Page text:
Alex sr: One of the things that quite shocked me into some sort of reality was the realisation—I can’t remember when it first came, but there’s an interesting confirmation of it somewhere—that in places like Tennessee and Kentucky, where it’s imagined that the people are stupid, there were very learned students in these areas. And the Bible colleges were quite good colleges [there].
And, strangely enough, I remember getting a confirmation of it from The Waltons [TV historical drama of an Appalachian family in the Depression era]. There were hints there.
We’ve got a very distorted view of our own [English-speaking] cultures now. The seeds have been sown now; a lot of rubbish.
Alex jr: You’re now starting to flick through your Serious Student Project folder.
Alex sr: Basically, a lot of things came together, and this has been the result of at least ten years’ [work]. But getting historical information can be very difficult, and some of it is inference, and some of it is that you get information here and information there, and you’ve got to draw the best-fit line on the graph.
Alex jr: Lots of extrapolation.
Alex sr: Extrapolations, but that’s all it can be.
Alex jr: You have little data points, from about the Reformation onwards, which allow you to extrapolate what percentage of the population in the United Kingdom and the United States, in particular, were serious readers. And in the early centuries, so until about 1800, the Bible was basically all that was in your shack, wasn’t it?
Alex sr: That’s correct. And basically, dear American friends, you will be pleased to know that historically, the Americas have always been a few percentage points ahead of Britain, largely because the people who went to America were Bible readers.
Alex jr: This has been an open secret in the English-speaking publishing world for a long time: that the Canadian and US branches of British publishers would basically increase the quality, or retain the quality of a book for longer, when it was hollowed out and popularised for the London market. And American and Canadian readers have long been known for having fewer books—but that they actually digest.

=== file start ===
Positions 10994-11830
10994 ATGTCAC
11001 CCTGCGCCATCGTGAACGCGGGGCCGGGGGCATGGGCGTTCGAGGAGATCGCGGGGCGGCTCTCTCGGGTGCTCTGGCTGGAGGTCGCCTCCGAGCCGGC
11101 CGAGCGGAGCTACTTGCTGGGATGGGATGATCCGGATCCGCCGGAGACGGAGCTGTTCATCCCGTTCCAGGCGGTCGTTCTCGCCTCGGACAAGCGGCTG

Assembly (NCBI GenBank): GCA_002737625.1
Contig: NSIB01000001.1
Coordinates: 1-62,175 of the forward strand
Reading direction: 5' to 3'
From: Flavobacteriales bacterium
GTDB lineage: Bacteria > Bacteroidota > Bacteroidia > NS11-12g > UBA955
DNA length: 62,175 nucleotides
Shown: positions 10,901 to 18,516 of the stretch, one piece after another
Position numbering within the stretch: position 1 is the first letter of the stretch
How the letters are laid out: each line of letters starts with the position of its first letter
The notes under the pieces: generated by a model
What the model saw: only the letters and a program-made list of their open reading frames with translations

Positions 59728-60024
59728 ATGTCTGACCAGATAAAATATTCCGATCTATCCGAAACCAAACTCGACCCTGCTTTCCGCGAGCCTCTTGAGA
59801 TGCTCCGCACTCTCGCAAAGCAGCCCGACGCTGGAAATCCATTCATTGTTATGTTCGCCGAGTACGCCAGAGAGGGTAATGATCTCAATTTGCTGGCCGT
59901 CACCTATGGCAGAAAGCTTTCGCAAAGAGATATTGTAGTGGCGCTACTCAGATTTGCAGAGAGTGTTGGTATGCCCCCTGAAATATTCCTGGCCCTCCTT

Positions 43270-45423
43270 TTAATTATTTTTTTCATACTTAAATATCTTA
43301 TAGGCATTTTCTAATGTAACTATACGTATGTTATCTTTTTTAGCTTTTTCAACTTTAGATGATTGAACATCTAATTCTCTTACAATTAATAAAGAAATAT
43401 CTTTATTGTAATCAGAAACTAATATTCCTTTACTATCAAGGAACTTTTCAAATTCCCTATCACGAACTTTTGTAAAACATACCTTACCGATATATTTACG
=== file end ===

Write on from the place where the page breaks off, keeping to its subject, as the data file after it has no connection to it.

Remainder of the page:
Alex sr: And, again, this came through in The Waltons: that people like Thoreau are read longer in the Americas than we read our Dickens or our [other nineteenth-century authors from] here.
Alex jr: I know it’s pompous and pretentious now, but you see it in the New York journalistic tradition: the long-form article, the self-regarding novel, the Great American Novel.
Alex sr: The long essay has died out in Britain, largely, but you do get it in American newspapers sometimes.
I’ll just summarise some of the pages for you. Basically, we’ve got to understand that from the earliest times, Christians have been a literate people. We’ve encouraged literacy, especially Bible literacy, because right from New Testament times—if you’ve got people coming to a New Testament house, where the church is in New Testament times—they’re not there for an hour. They’re there for half a day or a day. They’re there for quite long periods. And we know this from people like Justin Martyr.
Alex jr: Of course, because they were walking in from the countryside.
Alex sr: They were walking in from distances, they were staying some time, having a meal, and they would minister to each other, and they would help each other to read. Now, initially, of course, it was Bible oracy, i.e., ‘oral’ + ‘-cy’.
Alex jr: Oracy, which is the ability to understand accurately and grammatically what’s being spoken to you, at a high level.
Alex sr: And in a culture where you are listening and memorising. Later on, there’s a very good example: when Jerome [alias Hieronymus] revised the Latin Old Testament into what we call the Vulgate, which means ‘the Common Version’. he changed the word in Jonah [chapter 4] that we translate as ‘gourd’: from the Latin hedera, which means ‘ivy’, to cucurbita, which means ‘a gourd’.
[Jerome’s revised word] was a bit more accurate [to the original Hebrew noun qîqāyôn]. But Augustine’s congregation went nuts. Bananas. They wouldn’t have this. There was an uproar.
Alex jr: And the reason you’re telling us this is because [it illustrates that] by the fourth century, the Roman Empire in the West was a shadow of its former self—there was very little military and political power left—but the strength, the backbone of the Latin-speaking world was the well-educated church …
Alex sr: People treasured what they held dear, and they memorised their Bibles, and they concentrated. They didn’t have television or other things to distract them. And also, [they were well-educated] because if you got a letter from [the Apostle] Paul, the letter was read and re-read in the churches. You didn’t have [an attitude of], “Let’s look at Chapter 1, the first six verses.” It’s, “Let’s read the letter.” So you put an hour or two aside to read it.
So, basically, that’s how [literacy in the church] started. And then it never died down. Remember that we’ve got—in the Middle Ages, when the so-called Dark Ages come—the monasteries, whatever we think of their faults, which preserved learning both by gathering manuscripts and by producing manuscripts and treasuring them and storing them, and also going to the villages in Britain, and probably in other countries, and looking out for a boy—usually a boy, occasionally a girl—who had some intelligence.